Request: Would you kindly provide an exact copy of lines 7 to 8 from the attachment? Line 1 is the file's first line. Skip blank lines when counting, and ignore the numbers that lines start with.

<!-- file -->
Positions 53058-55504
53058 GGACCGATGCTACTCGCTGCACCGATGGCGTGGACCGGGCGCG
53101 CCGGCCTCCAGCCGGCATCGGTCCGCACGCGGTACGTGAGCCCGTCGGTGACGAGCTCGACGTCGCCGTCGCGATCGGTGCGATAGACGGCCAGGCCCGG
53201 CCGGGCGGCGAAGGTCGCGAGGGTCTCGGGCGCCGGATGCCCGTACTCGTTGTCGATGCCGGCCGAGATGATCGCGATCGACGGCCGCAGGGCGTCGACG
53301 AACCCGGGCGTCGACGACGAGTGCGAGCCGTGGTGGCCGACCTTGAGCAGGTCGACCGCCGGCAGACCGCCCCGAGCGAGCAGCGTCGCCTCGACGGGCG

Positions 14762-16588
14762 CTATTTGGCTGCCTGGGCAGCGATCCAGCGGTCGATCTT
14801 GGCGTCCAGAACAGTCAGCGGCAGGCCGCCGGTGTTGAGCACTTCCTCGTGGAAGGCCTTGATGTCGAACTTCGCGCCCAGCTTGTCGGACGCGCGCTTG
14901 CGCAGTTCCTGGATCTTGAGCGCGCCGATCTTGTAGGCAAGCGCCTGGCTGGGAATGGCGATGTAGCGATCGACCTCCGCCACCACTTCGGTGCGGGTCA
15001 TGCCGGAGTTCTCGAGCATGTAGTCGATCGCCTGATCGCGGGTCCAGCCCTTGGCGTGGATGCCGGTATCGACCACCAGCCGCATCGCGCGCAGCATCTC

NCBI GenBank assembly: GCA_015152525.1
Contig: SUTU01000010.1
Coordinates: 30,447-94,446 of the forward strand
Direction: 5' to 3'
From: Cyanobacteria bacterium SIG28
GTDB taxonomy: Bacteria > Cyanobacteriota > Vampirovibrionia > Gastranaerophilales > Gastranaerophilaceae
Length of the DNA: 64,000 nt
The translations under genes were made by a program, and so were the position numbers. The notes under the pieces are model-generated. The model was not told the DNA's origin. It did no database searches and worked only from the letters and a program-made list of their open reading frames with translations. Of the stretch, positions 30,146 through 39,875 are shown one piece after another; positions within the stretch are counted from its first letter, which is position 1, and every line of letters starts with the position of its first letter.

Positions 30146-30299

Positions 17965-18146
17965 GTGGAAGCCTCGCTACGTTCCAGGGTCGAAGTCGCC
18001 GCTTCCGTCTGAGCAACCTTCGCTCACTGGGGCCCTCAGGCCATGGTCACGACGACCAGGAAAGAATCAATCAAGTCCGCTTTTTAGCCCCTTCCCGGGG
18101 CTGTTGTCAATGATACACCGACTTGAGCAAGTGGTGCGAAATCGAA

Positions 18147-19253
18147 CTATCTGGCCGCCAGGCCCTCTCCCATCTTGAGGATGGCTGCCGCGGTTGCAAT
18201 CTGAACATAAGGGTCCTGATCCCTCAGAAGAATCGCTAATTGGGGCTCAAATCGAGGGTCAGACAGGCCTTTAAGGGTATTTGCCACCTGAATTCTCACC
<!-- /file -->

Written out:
14762 CTATTTGGCTGCCTGGGCAGCGATCCAGCGGTCGATCTT
14801 GGCGTCCAGAACAGTCAGCGGCAGGCCGCCGGTGTTGAGCACTTCCTCGTGGAAGGCCTTGATGTCGAACTTCGCGCCCAGCTTGTCGGACGCGCGCTTG